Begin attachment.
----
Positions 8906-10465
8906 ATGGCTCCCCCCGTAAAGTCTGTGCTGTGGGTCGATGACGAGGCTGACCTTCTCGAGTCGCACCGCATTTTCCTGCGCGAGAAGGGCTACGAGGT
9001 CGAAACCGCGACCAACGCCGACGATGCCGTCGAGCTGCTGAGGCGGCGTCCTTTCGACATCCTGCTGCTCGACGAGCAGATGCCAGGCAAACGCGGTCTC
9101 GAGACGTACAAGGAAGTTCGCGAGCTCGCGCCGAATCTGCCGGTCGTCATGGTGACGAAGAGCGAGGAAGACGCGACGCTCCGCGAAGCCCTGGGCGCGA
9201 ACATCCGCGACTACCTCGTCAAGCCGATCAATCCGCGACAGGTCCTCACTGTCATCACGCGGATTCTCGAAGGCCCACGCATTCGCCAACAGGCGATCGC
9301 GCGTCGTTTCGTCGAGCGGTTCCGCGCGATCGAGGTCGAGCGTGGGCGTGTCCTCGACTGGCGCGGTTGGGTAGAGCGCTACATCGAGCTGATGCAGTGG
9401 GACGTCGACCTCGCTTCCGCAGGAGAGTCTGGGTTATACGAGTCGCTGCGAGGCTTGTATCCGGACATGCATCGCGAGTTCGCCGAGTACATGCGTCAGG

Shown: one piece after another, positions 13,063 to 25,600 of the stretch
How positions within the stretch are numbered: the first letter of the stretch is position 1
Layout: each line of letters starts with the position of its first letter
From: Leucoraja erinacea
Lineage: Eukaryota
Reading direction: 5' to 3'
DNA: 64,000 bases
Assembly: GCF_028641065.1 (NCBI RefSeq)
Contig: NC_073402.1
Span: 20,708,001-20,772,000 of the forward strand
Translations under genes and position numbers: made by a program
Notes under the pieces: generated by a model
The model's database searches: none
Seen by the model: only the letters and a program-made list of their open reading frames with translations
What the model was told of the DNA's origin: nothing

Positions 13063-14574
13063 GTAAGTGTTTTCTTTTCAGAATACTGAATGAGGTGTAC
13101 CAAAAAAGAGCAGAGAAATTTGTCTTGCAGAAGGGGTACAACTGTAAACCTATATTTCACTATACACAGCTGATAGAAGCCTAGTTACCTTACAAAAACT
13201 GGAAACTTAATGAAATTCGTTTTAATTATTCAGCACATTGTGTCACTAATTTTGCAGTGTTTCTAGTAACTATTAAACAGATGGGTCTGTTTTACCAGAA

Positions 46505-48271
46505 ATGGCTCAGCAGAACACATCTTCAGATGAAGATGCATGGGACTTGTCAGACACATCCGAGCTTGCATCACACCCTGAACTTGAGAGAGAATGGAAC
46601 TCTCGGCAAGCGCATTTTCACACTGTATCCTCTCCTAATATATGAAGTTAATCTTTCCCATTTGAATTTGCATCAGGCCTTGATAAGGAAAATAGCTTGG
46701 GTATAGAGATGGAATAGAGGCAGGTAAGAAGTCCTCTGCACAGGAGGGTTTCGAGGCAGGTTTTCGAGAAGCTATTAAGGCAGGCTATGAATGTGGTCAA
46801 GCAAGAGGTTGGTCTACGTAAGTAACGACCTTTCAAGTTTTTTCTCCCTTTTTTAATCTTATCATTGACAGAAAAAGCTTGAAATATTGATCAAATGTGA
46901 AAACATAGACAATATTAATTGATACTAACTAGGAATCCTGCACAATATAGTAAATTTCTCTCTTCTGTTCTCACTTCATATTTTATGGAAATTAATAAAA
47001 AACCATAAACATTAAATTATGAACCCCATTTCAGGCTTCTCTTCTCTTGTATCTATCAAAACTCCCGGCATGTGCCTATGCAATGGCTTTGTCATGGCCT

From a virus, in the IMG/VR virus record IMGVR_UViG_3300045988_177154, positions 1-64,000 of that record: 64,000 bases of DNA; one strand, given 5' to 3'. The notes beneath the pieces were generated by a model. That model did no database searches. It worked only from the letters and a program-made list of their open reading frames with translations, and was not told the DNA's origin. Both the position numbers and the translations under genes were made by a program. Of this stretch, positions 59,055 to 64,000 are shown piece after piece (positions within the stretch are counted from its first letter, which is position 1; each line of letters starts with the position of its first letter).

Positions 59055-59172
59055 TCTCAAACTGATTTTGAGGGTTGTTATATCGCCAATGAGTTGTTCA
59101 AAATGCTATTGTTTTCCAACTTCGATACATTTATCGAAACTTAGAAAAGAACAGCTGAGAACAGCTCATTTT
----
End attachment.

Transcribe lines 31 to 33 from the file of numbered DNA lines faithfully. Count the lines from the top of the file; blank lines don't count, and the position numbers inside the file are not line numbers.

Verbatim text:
46801 GCAAGAGGTTGGTCTACGTAAGTAACGACCTTTCAAGTTTTTTCTCCCTTTTTTAATCTTATCATTGACAGAAAAAGCTTGAAATATTGATCAAATGTGA
46901 AAACATAGACAATATTAATTGATACTAACTAGGAATCCTGCACAATATAGTAAATTTCTCTCTTCTGTTCTCACTTCATATTTTATGGAAATTAATAAAA
47001 AACCATAAACATTAAATTATGAACCCCATTTCAGGCTTCTCTTCTCTTGTATCTATCAAAACTCCCGGCATGTGCCTATGCAATGGCTTTGTCATGGCCT